Hot Drink Etiquette In The Workplace

When it comes to office politics, there’s one thing that takes precedence above everything else: the hot drinks round.

Employees put the kettle on multiple times a day to brew their favourite drinks in workplaces all over the country, but it’s more than just a tea round. It’s a break from the desk, a chance to get social with other kitchen-dwelling co-workers for 2 minutes, and, increasingly, a coffee round too.

Some people think that a hot drinks round is the perfect opportunity to make colleagues a tea or coffee, safe in the knowledge that in an hour’s time they’ll return the favour. As we all know, however, others manage to skirt around the unwritten rules and take more than they give.

Tea and coffee cultures differ from office to office, so we’ve carried out a survey to determine the rules of engagement that surround hot drink rounds and discover just what keeps the nation’s caffeine habit ticking over.

Once you’ve read through our findings, hang our downloadable A4 poster in your office kitchen or break room, have everyone fill out their ideal brew, and in theory you’ll never receive a bad cuppa again. Unless someone’s sabotaging your hot drink on purpose, that is…

The Hot Drink Etiquette Survey

We surveyed 2000 UK workers, asking 10 questions about their hot drink habits in the workplace. Here’s what we found…

Brewing Up Bad Manners Infographic

Hot drinks etiquette is so important in some workplaces that over half of those surveyed consider it to be bad manners to make a drink without offering colleagues one too.

Age has something to do with how workers felt about it, as we found that 71% of people aged 18-24 thought it was impolite while only 43% of those aged 65+ saw the injustice.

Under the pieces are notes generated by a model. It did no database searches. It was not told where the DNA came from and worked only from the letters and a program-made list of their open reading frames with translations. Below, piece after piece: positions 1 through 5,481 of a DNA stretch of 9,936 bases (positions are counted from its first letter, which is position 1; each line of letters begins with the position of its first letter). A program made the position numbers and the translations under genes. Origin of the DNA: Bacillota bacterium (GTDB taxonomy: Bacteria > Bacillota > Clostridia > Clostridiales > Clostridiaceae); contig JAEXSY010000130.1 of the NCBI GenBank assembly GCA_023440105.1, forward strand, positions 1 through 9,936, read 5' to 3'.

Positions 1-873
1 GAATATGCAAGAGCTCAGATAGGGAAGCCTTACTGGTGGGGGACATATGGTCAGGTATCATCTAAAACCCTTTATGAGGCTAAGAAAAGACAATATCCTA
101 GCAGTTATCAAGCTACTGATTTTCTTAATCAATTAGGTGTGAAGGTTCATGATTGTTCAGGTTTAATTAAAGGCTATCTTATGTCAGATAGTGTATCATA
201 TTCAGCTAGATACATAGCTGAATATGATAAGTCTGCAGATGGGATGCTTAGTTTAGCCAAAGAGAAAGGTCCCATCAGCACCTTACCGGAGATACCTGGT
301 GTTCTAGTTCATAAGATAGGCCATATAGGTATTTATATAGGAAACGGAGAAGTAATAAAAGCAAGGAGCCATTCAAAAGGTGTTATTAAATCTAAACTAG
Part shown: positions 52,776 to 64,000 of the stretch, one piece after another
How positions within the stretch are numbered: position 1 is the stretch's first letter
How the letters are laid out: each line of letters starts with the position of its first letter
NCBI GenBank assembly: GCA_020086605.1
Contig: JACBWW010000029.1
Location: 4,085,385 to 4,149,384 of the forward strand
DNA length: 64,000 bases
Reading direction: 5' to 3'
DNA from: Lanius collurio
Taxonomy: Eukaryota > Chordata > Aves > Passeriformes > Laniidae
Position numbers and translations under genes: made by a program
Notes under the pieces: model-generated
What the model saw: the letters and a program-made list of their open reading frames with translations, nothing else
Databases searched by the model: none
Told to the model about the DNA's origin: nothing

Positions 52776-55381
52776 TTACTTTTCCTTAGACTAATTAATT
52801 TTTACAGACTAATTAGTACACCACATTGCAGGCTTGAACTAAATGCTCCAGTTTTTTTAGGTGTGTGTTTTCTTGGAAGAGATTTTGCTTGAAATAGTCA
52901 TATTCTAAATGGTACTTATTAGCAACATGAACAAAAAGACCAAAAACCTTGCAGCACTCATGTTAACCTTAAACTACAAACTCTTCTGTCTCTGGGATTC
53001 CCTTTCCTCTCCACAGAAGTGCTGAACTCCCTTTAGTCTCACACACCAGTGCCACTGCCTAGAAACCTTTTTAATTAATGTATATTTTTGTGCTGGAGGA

We also uncovered a group of people who choose to stay out of the hot drink routine altogether, with just over one third of people saying they never offer at all.

Etiquette takeaway: Offer to make a hot drink for colleagues to avoid them thinking you’re rude

Whose round is it anyway infographic

Whilst you might feel like you’re always on your feet making brews for your colleagues, in reality only a quarter of people in the office make at least 1 hot drink a day for a colleague.

18-24 year olds make the most hot drink rounds per day, with over a third of this age range making 4+ rounds as they try to prove themselves in the office and/or medicate themselves with caffeine to make it past the post-lunch slump.

Blowing everyone out of the water with their hot drink generosity, 1% of caffeine-reliant workers make 7+ hot drinks rounds a day!

Etiquette takeaway: Reciprocate the generosity of young and eager hot drink makers

Love thy neighbour infographic

Opinion is divided when it comes to who you should offer a hot drink to in the workplace. 11% of people will offer the entire workplace a beverage, a quarter of people will only ask colleagues in their immediate working area, and 35% will make a beeline for their work best friends.

1% of people might have ulterior motives with their approach to making rounds, saying that they only offer their boss a drink. We wonder if it works…

Etiquette takeaway: Don’t feel pressured to ask everyone in the office, just the besties will do

Keep your cool infographic